Benjamin Ady said...

"My biggest prayer is that those who hope in a president would hope instead in Jesus."

What does this mean? Hope is such a big word, but are you talking about hope in some future time when Jesus fixes everything? Or are you talking about hope that "Jesus" (whoever that might be in Seattle tomorrow) will fix things here and now (i.e. do something about the 50,000 young Iraqi girls in Iraq-bordering countries who have been forced into prostitution due to economic hardship over the last five years)?

I'm guess I'm asking what you mean by "hope". Because it seems a lot more *meaningful* to me to hope in a president than in Jesus. I guess it's because it seems to me that at least a president is *real*, in the sense that you can see what he does and says, and these words and actions have visible consequences in the real world. I don't even know where Jesus is. I mean to say, if Jesus really pissed me off, I couldn't track him down and shout an obscenity at him.

Anonymous Friend (and Fan) of Justin said...

My $.02...

Christians live in two kingdoms. As a citizen of the Kingdom of Heaven, I place all of my hope in Jesus Christ. As a citizen in the U.S., I put some hope in public policy and political leadership. To that end, I voted for Barack. But I also put some hope in God's redemptive work in history. That is to say, Jesus, the King of the heavenly kingdom, has work do to in this kingdom too. Among other tools, he uses his body--the Church--for that. Do I think a vote for a Republican can end abortions? Well, it hasn't so far... So what does reduce the abortion rate? God's redemptive work. How does this translate in my life? It means that I won't wait for the government to make abortions illegal and hope that reduces the number. I'll love the young women in my life as Jesus loves me, and I'll teach others to do the same. If I have a daughter some day, I'll try to love her in a way that, if she gets pregnant, she won't feel she has to abort the baby.

I do find it to be ironic that Conservative Christians disparage government solutions out of one side of their mouths, then ask for a government solution to abortion out of the other side.

One last thing:

On November 5th, I saw images of people dancing in the streets in many countries around the world. They were dancing with joy because the U.S. had elected someone who gave them hope. The last time I saw images of people dancing in the streets in countries around the world, they were dancing on a U.S. flag, in flames, and chanting death threats to the U.S. president who waged wars in their neighborhoods. Isn't this "new kind of dancing" something that any Christian should see as a wonderful encouragement?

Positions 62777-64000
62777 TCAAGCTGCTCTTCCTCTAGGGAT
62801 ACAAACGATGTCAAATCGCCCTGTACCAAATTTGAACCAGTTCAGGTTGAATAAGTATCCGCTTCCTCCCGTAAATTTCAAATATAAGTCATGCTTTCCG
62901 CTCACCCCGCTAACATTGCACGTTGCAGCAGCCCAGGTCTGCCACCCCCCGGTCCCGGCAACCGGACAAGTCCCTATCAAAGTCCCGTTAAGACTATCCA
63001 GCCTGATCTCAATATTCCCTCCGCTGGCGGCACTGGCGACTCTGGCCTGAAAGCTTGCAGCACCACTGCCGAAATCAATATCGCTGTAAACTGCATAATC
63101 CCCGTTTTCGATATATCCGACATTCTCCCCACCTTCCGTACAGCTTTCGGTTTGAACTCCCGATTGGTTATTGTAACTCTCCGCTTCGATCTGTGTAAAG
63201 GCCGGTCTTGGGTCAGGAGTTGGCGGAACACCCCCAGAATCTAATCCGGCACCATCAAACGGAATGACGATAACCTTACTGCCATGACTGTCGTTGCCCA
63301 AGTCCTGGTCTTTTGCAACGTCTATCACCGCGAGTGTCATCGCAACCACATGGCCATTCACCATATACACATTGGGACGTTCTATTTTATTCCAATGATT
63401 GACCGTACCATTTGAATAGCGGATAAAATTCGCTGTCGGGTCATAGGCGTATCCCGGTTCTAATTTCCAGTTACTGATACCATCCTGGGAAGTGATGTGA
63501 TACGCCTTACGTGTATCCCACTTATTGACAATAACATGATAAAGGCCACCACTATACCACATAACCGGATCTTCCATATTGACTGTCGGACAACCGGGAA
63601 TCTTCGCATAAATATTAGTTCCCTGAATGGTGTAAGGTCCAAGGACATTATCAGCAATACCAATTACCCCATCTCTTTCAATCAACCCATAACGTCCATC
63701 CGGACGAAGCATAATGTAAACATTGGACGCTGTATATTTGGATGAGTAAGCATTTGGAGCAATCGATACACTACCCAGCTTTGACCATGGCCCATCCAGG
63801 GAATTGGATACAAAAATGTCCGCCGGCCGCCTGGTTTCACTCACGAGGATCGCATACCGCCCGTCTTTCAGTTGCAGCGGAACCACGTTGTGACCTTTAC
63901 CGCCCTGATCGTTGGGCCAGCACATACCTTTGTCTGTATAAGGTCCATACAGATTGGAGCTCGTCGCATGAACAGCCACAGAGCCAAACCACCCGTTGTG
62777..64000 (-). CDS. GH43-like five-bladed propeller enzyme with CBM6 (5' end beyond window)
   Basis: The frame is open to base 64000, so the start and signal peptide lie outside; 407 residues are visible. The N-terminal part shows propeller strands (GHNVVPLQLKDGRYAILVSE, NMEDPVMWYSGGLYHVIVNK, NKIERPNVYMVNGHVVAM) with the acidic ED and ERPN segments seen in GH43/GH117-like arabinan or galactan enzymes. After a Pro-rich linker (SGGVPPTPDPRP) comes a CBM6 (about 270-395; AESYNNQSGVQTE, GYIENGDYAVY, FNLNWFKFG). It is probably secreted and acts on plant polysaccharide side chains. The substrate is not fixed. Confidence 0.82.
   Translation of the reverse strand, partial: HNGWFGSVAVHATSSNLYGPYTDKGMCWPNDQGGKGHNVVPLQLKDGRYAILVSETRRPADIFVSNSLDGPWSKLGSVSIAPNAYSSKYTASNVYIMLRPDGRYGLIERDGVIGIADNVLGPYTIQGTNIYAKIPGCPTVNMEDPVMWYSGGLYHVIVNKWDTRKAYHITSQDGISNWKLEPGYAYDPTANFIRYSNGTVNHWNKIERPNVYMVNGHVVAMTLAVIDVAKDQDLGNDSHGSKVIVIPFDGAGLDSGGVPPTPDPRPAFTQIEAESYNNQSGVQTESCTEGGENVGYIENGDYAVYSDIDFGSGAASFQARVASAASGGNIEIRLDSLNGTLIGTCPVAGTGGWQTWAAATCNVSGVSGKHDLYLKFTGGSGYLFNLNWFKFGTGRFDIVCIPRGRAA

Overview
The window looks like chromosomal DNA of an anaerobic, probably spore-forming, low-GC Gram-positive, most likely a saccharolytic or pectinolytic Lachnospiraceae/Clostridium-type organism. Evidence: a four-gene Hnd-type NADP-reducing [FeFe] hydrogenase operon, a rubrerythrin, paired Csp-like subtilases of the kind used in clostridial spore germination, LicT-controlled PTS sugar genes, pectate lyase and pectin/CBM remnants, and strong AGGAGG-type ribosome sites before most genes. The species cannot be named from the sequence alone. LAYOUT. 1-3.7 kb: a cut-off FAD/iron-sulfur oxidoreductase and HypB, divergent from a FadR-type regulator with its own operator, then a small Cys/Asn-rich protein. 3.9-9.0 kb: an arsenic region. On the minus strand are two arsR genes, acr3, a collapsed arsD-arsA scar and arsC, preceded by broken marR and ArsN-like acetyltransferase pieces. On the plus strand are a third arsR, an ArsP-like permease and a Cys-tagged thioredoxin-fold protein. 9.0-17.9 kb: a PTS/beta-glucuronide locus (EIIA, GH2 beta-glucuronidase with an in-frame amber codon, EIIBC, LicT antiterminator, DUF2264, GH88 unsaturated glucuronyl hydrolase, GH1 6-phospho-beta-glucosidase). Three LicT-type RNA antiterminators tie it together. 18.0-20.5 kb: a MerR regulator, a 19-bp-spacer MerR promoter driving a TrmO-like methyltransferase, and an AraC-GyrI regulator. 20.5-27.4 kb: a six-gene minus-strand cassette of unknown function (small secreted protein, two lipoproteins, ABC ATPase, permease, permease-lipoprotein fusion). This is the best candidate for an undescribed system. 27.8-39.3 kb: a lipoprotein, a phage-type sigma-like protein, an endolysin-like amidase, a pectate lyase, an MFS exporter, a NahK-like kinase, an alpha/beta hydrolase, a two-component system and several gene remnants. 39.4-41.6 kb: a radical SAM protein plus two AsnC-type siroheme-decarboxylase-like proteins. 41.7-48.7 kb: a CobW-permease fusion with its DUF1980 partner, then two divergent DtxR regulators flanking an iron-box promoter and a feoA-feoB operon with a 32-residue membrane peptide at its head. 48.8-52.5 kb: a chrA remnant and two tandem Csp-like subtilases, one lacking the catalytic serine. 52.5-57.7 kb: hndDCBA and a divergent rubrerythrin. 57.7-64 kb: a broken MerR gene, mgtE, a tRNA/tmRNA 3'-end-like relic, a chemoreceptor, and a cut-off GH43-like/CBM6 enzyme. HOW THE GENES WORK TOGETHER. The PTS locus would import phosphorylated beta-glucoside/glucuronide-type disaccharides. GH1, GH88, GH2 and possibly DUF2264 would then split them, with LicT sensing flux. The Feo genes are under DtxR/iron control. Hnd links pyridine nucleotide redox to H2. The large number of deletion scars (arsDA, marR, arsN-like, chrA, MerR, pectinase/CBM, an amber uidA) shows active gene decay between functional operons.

Abortion and gay marriage are NOT the only moral issues of our time, dear Christians.

Justin said...

Hey my friend,

Good thoughts.

Abortion and gay marriage are NOT the only moral issues of our time, dear Christians.

Did someone some that? I don't think I said that.

I hear you on abortion re the total abortions not decreasing under a conservative government. But (and correct me if I'm wrong), but conservatives aren't asking for "a government solution". I thought that they were asking the supreme court not to determine what states should do or not do.

But I hear you that God's redemptive work will do that.

Also -- I get no joy in non-Americans waving flags and dancing. They stopped it the next day, and will continue in whatever path they had before. Surely.

Glad to hear back from you.

Do I know you? Let me know who you are: justin.moffatt at gmail.

anonymous friend and fan of justin said...

hey justin. no, you didn't say that abortion and gay marriage are the only moral issues of our time. i was riffing against the reports i keep hearing from the Evangelical leaders on TV.

byron smith said...

Re hope: I'm with Karl Barth on this. There are big hopes and little hopes. And it is the big hopes that help to shape and motivate the little ones, and keep the little ones from developing into desperate and self-defeating grabs at utopia.

conservatives aren't asking for "a government solution". I thought that they were asking the supreme court not to determine what states should do or not do.
Technically, yes. Though most seem to cherish a subsequent hope for government action (albeit at a state, if not federal, level).

Speaking of non-government action on abortion levels, have you seen this?

Megs said...

Anonymous number one: Did you know that abortion rates have been much lower under Democrat presidents since 1974 than under Republican ones?

Benjamin: That's a good question - Obama does seem more willing than Jesus to act in a manner which helps those 50,000 young Iraqi girls in Iraq-bordering countries who have been forced into prostitution due to economic hardship over the last five years

Byron and Justin: I like the way you both ponder and ask questions and allow for ambiguity ...

And HURRAH FOR OBAMA!!!!!